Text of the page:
Sodajerker presents… Eg White
The podcasting-songwriting duo speak with the “quintessential professional songwriter” whose list of collaborators include Adele, Tom Odell, Kylie and Duffy
he professional songwriter is something of a mystery to the casual listener. Locked away from the searing light of publicity, the precise nature of what they do is the domain of the backroom. As questions inevitably arise, our friends at Sodajerker were fortunate to catch up with one of current the premier professional songwriters, Eg White, who provided a window into his craft.
Having initially intended to become an architect, the ‘master pop craftsman’ Eg White, born Francis Anthony White, is now an Ivor Novello award-winning songwriter, musician and producer. His collaborations have included Adele, Will Young, Kylie Minogue, James Blunt, James Morrision, Duffy, Florence Welch, Rebecca Ferguson and Tom Odell, and his success has seen him take the writing credits on two UK No 1 Singles, as well as a host of songs to have featured in the Top 40.
Coming from a family of classical musicians, he took up the piano at the age of four and then went on to feature in the bands Yip Yip Coyote and Brother Beyond, which featured his brother David. In 1991, he released the critically acclaimed, ‘lost classic’ album 24 Years Of Hunger as the duo Eg & Alice, featuring Alice Temple.
By the late 90s and following his moderately selling solo album Turn Me On, I’m A Rocket Man (1996), Eg had begun moving behind the curtain, writing for and with other artists. It was in this role that Eg truly thrived and in 2003 he achieved global success, as the writer behind Will Young’s breakout hit Leave Right Now. Since then he’s gone on to achieve enormous success and explains here what it takes to be a successful pro songwriter.
You represent the quintessential professional songwriter. Are there particular attributes that are required?
“There are two things you need: mainly persistence – waiting for luck to be with you – and the other is flexibility. There will be some people who can, will and need to write the whole thing; words, lyrics and melody. Normally I provide a lot of thinking about the chords. Sometimes I work with people and they really do need lyrical help and I can’t help them. Some people have a lyrical style that I can’t get behind and then I just have to find a way of supporting them in getting to their end goal. Other times I’m just with the person and waiting for a story to come from them that we can make into a good song.
“It’s just such a variable process and how it works really depends on the individual. Sometimes you need to be quiet and watch, and sometimes you need to be able to recognise you’re just waiting for one of you to feel that spark, that moment where you know something is right. Being able to accept both roles and adapting from one extreme to the other has really been helpful.”
How does a typical writing session go?
“I’m normally busy until 11:00 or 12:00, so I’ll start at either of those times. If we haven’t met then we’ll probably talk for an hour and I’ll try and figure out what they like, why they like it and whether they’re resonating to music for musical or emotional reasons. Then we’ll try and imagine what sort of shape the thing might take, by listening to a few things they’ve done, and we’ll talk and find a theme that we want to make lyrically.[cc_blockquote_right] WHEN YOU FIRST MEET SOMEONE AND HEAR THEIR STORIES, THERE’S A LIVELINESS TO YOUR RELATIONSHIP [/cc_blockquote_right]“We’ll work until 18:30, unless something’s really going wrong and then I’ll make it until 19:00. But it doesn’t go beyond that, unless they’ve come from America and they’re really famous, which doesn’t often happen. I say all this, but when I look at this formula I realise that, probably most of the tunes that did really well weren’t written according to this and were just some blind panic really!”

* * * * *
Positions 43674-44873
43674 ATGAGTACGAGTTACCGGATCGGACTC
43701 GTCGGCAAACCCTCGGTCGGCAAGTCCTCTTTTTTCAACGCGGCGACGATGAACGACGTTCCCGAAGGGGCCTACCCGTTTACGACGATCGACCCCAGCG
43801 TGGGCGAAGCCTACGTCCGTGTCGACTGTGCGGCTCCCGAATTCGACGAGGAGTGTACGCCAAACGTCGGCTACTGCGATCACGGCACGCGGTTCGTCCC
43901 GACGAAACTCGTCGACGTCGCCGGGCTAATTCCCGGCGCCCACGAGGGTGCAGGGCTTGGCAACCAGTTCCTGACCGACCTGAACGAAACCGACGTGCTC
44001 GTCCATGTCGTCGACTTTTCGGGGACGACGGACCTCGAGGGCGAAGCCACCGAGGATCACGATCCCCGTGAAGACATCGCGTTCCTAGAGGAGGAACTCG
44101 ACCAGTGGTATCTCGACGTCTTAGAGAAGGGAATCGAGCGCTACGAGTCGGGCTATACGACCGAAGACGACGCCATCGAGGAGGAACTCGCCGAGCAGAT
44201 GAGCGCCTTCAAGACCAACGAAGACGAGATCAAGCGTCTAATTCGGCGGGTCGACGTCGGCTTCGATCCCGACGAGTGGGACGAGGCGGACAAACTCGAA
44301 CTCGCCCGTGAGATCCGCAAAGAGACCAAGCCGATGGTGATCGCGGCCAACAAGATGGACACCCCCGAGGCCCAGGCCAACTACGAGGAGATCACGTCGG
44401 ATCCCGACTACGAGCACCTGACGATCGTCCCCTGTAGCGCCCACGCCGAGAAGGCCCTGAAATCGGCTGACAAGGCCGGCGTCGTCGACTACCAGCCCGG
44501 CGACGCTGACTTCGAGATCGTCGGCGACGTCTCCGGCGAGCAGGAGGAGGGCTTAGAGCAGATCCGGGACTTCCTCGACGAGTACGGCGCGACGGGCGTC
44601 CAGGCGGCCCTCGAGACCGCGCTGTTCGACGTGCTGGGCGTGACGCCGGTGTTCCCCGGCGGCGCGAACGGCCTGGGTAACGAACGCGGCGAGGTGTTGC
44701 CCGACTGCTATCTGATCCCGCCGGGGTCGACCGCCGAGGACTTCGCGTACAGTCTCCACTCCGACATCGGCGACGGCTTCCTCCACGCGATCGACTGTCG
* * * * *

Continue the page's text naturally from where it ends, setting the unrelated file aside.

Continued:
So when you sit down with a new artist for the first time, would you typically have some ideas up your sleeve just in case?
“Probably not. If I do get ideas, I put them in to my phone. Sometimes, if I’m with someone, we’re an hour in, and neither of us are saying anything that’s particularly interesting to the other one, I might have a look at my phone and say ‘well here’s something’. It might be a snatch of music, a couple of lines or a theme, but I won’t come in with that as a starting idea.”
Some songwriters feel that it’s really hard to get into a room with a stranger and bare their soul to them. Can we assume that co-writing is not an awkward experience for you?
“If anything, I have the opposite experience with co-writing. Sometimes the hardest thing is when I’ve worked with someone and it’s really clicked, we’ve really nailed something, and then we reconvene and it just doesn’t work. Then we have to try to rediscover that excitement we had, when we each showed each other our best side for the first time. When you first meet someone and hear their stories, there’s a liveliness to your relationship and sometimes it can be hard to get back to that first flush of feeling. Then it becomes about trying to find solutions to these problems.
“I’m starting to realise now that pop music truly is music for young people – not exclusively, but predominantly. The current Radio 1/Radio 2 split, where the former is for young people and the later is for people over 26, really emphasises this. There’s a very strong cultural valency for music targeted at young people and I’m aware that I’m shooting myself in the foot by trying to find new solutions to writing pop songs, when the old ones are really good. It’s about remembering that I just have to get fresh with myself and remember what it was like to hear music for the first time.”
How does the collaboration work for you when an artist comes to you and they don’t need music, just guidance, like with James Morrison? Did he bring a song like Wonderful World and have you shape it with him?